rostam-330There are further stories of Shahnameh which mention the word khoresh one of which is a similarly macabre story to Zahak’s entitled Khaghan of China where the epic hero, Rostam, encounters Kafour, the evil ruler of the city of Bidad, and kills him. Kafour is said to eat nothing but children’s flesh made into khoresh. Kafour’s depth of depravity is demonstrated in what he chooses to eats. Following the Shahnameh chronologically, in the story of Bijan and Manijeh, there is a sumptuous feast where several types of khoresh are served, again without any further details as to their names or ingredients. In the same story, when Manijeh goes to see Rostam who is disguised as a wealthy merchant, she is given food to take back to Bijan, languishing in a well. The parcel includes a few dishes of khoresh, a roast chicken and some warm bread. Rostam hides his ring in the folds of the bread as a signal to Bijan that he has come to his rescue. Here, the nourishing quality of food to strengthen Bijan’s body is thus extended to his mental health in bringing him the hope of release from prison.

Further into the Book of Kings as stories begin to unfold references to food become even more nondescript to the extent that in the story of Twelve Rokhs, Ferdowsi simply suffices to say; ‘some edibles were brought together’. As always, wine takes centre stage in celebrations not food.
In the Haft Khan of Esfandiyar, the Seven Challenges of the hero Esfandiyar, when in the course of his last chalenge, he goes to Ro’in’s castle disguised as a travelling merchant he asks his host Arjasb’s permission to start a big fire on the ramparts under the pretext of a feast, to signal to his forces in the field to attack the castle. There we are told that he killed and roasted a few horses and a few lambs to feed his guests. This is an example of a rare reference to horse meat being eaten.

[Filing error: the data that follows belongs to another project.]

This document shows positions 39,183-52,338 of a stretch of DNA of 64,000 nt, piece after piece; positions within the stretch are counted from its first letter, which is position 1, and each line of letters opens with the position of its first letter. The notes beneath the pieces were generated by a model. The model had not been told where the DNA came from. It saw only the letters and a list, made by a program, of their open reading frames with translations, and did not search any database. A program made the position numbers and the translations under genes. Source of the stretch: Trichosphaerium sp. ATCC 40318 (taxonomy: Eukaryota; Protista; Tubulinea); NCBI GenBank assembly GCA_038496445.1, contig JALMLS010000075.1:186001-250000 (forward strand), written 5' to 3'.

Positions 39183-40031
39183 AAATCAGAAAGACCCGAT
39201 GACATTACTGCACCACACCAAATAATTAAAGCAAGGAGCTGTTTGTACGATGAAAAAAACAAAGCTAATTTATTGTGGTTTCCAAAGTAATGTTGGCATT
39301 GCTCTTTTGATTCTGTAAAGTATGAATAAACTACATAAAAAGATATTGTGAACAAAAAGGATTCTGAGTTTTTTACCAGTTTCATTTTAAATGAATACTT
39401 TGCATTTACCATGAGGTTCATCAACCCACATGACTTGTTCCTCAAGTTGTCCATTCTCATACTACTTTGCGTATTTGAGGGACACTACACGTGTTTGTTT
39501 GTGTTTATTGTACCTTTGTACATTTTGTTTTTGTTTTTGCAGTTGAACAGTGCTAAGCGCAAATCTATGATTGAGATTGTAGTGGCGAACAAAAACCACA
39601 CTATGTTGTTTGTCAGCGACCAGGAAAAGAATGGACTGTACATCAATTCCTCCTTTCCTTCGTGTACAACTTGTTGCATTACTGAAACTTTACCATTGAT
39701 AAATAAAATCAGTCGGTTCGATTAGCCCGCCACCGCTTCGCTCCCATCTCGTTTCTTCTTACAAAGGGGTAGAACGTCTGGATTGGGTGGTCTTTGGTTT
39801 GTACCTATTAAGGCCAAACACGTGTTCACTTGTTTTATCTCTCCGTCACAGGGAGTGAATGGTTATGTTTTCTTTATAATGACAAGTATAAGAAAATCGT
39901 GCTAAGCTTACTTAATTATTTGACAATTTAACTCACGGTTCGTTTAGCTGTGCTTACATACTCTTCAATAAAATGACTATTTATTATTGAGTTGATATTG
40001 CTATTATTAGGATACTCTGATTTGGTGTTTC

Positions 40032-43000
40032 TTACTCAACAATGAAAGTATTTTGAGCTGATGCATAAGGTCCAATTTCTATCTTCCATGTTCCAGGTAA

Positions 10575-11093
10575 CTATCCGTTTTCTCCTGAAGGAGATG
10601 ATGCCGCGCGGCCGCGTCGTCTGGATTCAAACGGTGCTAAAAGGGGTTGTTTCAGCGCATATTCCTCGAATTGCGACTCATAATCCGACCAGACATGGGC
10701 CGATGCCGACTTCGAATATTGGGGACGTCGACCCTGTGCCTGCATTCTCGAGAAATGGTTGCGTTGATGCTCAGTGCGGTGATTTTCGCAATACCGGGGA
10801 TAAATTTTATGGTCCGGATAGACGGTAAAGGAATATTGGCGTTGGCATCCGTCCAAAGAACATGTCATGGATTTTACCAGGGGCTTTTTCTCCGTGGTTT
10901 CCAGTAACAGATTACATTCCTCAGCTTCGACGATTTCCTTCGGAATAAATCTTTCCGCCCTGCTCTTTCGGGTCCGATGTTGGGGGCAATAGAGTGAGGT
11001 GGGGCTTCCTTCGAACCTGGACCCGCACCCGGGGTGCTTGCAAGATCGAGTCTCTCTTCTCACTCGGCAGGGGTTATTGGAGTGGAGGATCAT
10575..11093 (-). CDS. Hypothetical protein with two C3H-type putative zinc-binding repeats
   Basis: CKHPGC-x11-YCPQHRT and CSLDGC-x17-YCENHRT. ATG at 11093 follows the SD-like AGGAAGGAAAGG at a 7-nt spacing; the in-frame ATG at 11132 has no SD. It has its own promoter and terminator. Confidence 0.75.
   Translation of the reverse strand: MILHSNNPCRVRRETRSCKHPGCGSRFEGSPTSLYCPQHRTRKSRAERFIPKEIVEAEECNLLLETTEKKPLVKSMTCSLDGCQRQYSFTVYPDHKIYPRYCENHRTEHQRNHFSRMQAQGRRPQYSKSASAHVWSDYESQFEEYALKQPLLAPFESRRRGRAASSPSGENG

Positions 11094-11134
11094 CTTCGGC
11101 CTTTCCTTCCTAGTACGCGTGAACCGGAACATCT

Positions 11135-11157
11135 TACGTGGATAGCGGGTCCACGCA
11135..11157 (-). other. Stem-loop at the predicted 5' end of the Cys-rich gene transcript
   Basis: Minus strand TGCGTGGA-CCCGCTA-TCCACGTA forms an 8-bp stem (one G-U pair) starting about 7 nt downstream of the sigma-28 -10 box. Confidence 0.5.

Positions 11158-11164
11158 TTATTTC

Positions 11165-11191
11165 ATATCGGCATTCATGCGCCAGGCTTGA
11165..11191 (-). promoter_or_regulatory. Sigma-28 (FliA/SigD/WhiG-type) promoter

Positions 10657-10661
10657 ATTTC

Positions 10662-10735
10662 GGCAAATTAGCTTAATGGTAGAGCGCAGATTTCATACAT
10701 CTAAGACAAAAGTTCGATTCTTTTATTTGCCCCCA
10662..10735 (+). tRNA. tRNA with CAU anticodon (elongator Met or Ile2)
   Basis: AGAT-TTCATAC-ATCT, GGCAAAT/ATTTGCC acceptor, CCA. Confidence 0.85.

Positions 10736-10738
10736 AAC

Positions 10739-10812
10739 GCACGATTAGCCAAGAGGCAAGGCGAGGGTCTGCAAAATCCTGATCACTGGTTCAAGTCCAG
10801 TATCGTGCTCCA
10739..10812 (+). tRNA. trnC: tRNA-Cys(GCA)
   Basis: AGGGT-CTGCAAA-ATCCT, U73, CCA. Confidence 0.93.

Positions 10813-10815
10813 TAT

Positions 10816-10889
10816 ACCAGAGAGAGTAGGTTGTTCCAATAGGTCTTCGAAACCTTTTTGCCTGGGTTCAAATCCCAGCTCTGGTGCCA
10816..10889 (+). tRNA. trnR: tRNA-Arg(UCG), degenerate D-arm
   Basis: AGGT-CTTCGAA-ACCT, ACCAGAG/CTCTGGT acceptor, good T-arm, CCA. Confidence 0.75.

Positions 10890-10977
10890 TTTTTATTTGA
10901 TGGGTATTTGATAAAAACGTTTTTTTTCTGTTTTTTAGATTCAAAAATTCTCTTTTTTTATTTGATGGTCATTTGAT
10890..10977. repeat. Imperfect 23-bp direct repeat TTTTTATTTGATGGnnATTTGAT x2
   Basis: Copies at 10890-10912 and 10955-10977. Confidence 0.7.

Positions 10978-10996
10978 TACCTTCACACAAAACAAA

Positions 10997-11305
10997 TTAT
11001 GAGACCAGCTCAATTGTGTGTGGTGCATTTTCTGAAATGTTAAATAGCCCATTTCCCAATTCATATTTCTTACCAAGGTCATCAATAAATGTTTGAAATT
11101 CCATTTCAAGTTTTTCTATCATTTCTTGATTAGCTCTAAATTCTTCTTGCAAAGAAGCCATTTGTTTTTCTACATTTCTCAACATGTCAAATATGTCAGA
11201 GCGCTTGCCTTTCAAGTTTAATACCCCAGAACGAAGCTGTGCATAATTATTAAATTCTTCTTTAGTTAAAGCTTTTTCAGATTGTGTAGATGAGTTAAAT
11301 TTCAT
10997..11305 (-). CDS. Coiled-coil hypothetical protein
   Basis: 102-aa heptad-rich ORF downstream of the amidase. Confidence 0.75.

What the heroes ate when they were away from home was different. In line with the traditional heroic ways of life, they ate what they hunted which they roasted or grilled over an open fire. We can see one of the best examples of this in the story of Rostam and Sohhrab, when we see him hunt a wild ass (onager), grill and eat it. Earlier as an infant, Rostam is said to have been breastfed by ten wet nurses and as a toddler five carcasses were used to make his meals every day.

In the stories attributed to Alexandre the great, we go with him to strange places and meet people who eat the leaves of trees and the roots of vegetables, fish and even predatory animals.

One of the ingredients hardly mentioned in the list of food stuff in Shahnameh is fish. Maybe it is because Ferdowsi himself lived far away from the seas and the fish he could get was that caught in sweet water sources and rivers.

Because of the significance of Shahnameh and its place within Persian culture and heritage, it was interesting to dig deeper in the text to find out how food features in it. The wonderful combination reality and myth in the lives of its heroes reflect elements of everyday life of human beings mixed with the supernatural. The author has tried to find evidence to that end, not only by reading between the lines, but also by examining the way of life and culinary traditions at the time of the poet himself.

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